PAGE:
Wednesday, June 18, 2008

Is your brain straight or gay? and does it matter?

I wonder if in all the attention to marriage equality in California, you happened to see any news stories about the publication on Monday about the potential difference between the brains of people who are straight and the brains of people who are gay.

Here's the beginning of the abstract:

NEUROSCIENCEPET and MRI show differences in cerebral asymmetry and functional connectivity between homo- and heterosexual subjects
Ivanka Savic* and Per Lindström
Stockholm Brain Institute, Department of Clinical Neuroscience, Karolinska Institute, 171 76 Stockholm, Sweden
Edited by Jan-Åke Gustafsson, Karolinska Institutet, Stockholm, Sweden, and approved April 30, 2008 (received for review February 27, 2008)

Cerebral responses to putative pheromones and objects of sexual attraction were recently found to differ between homo- and heterosexual subjects. Although this observation may merely mirror perceptional differences, it raises the intriguing question as to whether certain sexually dimorphic features in the brain may differ between individuals of the same sex but different sexual orientation. We addressed this issue by studying hemispheric asymmetry and functional connectivity, two parameters that in previous publications have shown specific sex differences. Ninety subjects [25 heterosexual men (HeM) and women (HeW), and 20 homosexual men (HoM) and women (HoW)] were investigated with magnetic resonance volumetry of cerebral and cerebellar hemispheres.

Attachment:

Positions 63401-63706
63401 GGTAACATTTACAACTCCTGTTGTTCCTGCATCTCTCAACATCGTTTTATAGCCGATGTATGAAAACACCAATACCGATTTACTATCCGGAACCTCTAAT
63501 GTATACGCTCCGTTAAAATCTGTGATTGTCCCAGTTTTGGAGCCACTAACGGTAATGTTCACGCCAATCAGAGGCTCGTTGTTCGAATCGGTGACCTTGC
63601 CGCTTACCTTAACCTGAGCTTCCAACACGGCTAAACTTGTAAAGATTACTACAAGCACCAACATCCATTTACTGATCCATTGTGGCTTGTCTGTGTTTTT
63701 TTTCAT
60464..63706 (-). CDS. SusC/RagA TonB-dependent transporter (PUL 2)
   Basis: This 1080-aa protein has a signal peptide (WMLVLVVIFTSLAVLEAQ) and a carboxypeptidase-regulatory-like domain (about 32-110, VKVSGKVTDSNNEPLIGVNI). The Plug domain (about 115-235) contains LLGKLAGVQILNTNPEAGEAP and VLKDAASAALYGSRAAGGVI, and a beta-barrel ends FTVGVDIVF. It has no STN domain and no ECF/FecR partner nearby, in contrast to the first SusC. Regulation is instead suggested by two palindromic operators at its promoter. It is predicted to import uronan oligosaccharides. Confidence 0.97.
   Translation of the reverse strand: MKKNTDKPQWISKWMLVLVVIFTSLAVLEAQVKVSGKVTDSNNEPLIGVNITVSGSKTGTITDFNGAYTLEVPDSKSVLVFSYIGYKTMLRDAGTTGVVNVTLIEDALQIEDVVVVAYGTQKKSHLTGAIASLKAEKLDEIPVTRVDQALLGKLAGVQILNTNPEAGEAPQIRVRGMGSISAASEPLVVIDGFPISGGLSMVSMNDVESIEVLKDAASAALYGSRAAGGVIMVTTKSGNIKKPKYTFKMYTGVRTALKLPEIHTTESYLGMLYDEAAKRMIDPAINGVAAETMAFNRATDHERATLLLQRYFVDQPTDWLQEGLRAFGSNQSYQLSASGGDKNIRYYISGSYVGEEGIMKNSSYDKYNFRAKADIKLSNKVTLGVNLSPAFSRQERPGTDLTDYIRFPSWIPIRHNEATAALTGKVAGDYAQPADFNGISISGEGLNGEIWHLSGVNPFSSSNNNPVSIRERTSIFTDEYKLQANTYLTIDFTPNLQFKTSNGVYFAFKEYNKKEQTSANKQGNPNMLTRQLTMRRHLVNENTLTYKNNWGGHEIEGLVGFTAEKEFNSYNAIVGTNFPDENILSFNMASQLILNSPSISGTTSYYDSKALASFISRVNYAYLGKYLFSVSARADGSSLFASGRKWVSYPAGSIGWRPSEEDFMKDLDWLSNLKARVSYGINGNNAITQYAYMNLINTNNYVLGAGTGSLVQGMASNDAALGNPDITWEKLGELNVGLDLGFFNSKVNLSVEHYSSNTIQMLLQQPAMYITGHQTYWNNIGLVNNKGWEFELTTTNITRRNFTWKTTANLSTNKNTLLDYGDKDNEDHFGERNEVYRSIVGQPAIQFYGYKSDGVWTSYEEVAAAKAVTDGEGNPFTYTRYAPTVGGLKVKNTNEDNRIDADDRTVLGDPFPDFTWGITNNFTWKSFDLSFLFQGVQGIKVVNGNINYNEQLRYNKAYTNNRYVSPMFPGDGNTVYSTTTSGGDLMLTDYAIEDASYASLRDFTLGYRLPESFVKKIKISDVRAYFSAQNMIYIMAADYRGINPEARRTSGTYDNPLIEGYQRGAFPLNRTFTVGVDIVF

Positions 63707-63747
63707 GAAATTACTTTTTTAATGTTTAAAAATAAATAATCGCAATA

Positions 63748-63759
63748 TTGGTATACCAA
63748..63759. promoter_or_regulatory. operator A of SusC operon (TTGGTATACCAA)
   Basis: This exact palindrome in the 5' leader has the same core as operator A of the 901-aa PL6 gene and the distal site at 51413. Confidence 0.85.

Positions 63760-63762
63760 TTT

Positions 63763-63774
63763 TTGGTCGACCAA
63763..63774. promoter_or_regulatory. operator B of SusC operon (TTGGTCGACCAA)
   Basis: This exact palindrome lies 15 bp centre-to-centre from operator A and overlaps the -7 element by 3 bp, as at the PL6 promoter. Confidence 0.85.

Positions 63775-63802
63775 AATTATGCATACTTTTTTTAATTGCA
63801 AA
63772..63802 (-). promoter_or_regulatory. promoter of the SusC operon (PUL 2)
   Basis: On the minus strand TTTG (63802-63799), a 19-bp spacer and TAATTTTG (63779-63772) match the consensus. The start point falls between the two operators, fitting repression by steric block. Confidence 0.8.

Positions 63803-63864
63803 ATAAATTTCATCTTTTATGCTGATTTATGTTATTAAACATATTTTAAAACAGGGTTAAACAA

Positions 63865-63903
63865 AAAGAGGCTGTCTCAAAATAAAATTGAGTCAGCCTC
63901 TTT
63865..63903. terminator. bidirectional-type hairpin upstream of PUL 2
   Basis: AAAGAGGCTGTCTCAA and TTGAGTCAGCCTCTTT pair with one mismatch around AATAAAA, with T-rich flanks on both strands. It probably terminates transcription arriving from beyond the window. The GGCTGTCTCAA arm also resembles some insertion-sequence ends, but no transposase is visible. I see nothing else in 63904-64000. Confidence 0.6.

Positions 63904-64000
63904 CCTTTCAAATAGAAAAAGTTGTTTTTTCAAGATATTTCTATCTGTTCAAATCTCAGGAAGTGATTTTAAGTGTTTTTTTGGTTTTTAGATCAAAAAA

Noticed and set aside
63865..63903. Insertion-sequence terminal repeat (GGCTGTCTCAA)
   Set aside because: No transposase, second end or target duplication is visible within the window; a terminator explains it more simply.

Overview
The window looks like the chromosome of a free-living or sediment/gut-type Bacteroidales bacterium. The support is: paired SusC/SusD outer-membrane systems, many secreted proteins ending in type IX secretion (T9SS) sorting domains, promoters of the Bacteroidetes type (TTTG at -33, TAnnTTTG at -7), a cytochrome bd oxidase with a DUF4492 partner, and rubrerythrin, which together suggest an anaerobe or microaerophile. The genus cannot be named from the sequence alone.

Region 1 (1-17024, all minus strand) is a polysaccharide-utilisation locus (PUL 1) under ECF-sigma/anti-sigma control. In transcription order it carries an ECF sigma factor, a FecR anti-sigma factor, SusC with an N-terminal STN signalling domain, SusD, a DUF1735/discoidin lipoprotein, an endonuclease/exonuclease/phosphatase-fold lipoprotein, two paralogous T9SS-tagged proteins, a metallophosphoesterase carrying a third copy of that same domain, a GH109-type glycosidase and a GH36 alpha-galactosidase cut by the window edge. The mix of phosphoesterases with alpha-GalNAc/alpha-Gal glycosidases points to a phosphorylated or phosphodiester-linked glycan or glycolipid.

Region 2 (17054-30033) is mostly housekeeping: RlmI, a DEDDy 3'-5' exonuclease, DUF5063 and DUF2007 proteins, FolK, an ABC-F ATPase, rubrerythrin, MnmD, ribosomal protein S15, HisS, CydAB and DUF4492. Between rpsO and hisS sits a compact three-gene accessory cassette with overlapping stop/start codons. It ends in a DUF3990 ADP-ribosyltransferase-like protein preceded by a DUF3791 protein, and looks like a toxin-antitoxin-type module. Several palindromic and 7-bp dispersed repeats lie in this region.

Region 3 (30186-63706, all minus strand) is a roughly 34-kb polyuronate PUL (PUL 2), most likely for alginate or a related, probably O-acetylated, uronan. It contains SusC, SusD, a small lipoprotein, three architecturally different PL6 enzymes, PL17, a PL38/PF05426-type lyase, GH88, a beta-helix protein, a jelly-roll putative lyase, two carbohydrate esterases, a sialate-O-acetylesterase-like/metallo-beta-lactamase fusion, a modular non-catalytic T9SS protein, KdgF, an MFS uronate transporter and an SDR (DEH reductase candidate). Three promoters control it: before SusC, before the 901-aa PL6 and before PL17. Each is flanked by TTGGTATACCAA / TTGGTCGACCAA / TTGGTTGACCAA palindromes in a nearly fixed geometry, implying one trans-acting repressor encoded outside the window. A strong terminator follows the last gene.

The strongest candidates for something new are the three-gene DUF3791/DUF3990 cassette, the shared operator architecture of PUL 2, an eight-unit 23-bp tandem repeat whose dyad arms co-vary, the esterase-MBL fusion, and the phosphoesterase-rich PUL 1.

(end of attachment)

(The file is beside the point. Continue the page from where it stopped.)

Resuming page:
What they found in essence was that sections of the brains of straight women and gay men were similar and that the brains of straight men and lesbians were similar, which provides additional evidence to the growing body of science that sexual orientation is present at birth and not "chosen." William Salaten has an interesting article at Slate about the findings.

I'm frankly mixed about these types of studies. Of course, it is endlessly interesting to think about how it is that we are so "wonderously made", and I know that for those who believe that "homosexuality is a chosen lifestyle", the science could make a difference. But, I wonder if these discussions don't also reinforce a rigid, binary view of human sexuality, and set us up for what Salaten in his article calls a "chemical war": that once truly known, will parents opt to change the sexual orientation of their fetuses before birth? Will the knowledge help us celebrate God's blessing of sexual diversity or seek to control it?


Jo Gerrard said...

Yet another study that ignores (discounts, or otherwise doesn't control for) the existence of us bisexual folks.

Anonymous said...

Love the jargon!!

Anonymous said...

Look on the bright side....maybe in brain scientists quest for determining a chemical, biological, and genetic 'cause' for (exclusive?) homosexual behavior and life styles they will come up with some useful findings that will cure 'real' brain schizophrenia, or obsessive compulsive disorder, or nail biting or maybe even a cure for the common cold...God bless them and best wishes in their endevours..

Cameron Partridge said...

"But, I wonder if these discussions don't also reinforce a rigid, binary view of human sexuality"-- that's my concern as well. I also second sistercoyote's question about bisexuality and wonder about the implications of ignoring the complexities of sex/gender beyond the notion of two opposite or complementary sexes.

Anonymous said...

There seems to never be any information for us bisexuals. You're excluding us.